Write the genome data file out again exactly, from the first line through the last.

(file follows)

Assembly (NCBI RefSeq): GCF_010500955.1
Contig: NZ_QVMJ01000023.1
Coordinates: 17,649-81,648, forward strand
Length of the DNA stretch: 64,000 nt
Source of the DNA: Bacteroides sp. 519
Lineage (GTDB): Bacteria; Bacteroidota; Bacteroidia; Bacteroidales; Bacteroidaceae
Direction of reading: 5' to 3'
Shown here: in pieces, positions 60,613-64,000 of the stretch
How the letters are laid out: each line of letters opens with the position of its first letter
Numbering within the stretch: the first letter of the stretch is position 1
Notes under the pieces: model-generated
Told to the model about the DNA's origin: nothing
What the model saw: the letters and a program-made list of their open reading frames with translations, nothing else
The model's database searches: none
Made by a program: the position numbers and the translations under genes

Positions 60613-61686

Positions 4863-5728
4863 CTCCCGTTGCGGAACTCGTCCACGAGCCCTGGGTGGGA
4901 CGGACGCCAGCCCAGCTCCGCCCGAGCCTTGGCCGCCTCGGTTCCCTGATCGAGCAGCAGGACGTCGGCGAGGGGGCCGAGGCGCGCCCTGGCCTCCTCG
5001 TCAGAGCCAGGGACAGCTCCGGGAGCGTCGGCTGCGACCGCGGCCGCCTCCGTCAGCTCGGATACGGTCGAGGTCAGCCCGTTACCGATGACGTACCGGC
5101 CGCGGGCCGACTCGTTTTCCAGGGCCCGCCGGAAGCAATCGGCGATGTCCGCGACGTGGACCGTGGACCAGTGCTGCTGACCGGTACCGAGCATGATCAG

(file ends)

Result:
Assembly (NCBI RefSeq): GCF_010500955.1
Contig: NZ_QVMJ01000023.1
Coordinates: 17,649-81,648, forward strand
Length of the DNA stretch: 64,000 nt
Source of the DNA: Bacteroides sp. 519
Lineage (GTDB): Bacteria; Bacteroidota; Bacteroidia; Bacteroidales; Bacteroidaceae
Direction of reading: 5' to 3'
Shown here: in pieces, positions 60,613-64,000 of the stretch
How the letters are laid out: each line of letters opens with the position of its first letter
Numbering within the stretch: the first letter of the stretch is position 1
Notes under the pieces: model-generated
Told to the model about the DNA's origin: nothing
What the model saw: the letters and a program-made list of their open reading frames with translations, nothing else
The model's database searches: none
Made by a program: the position numbers and the translations under genes

Positions 60613-61686

Positions 4863-5728
4863 CTCCCGTTGCGGAACTCGTCCACGAGCCCTGGGTGGGA
4901 CGGACGCCAGCCCAGCTCCGCCCGAGCCTTGGCCGCCTCGGTTCCCTGATCGAGCAGCAGGACGTCGGCGAGGGGGCCGAGGCGCGCCCTGGCCTCCTCG
5001 TCAGAGCCAGGGACAGCTCCGGGAGCGTCGGCTGCGACCGCGGCCGCCTCCGTCAGCTCGGATACGGTCGAGGTCAGCCCGTTACCGATGACGTACCGGC
5101 CGCGGGCCGACTCGTTTTCCAGGGCCCGCCGGAAGCAATCGGCGATGTCCGCGACGTGGACCGTGGACCAGTGCTGCTGACCGGTACCGAGCATGATCAG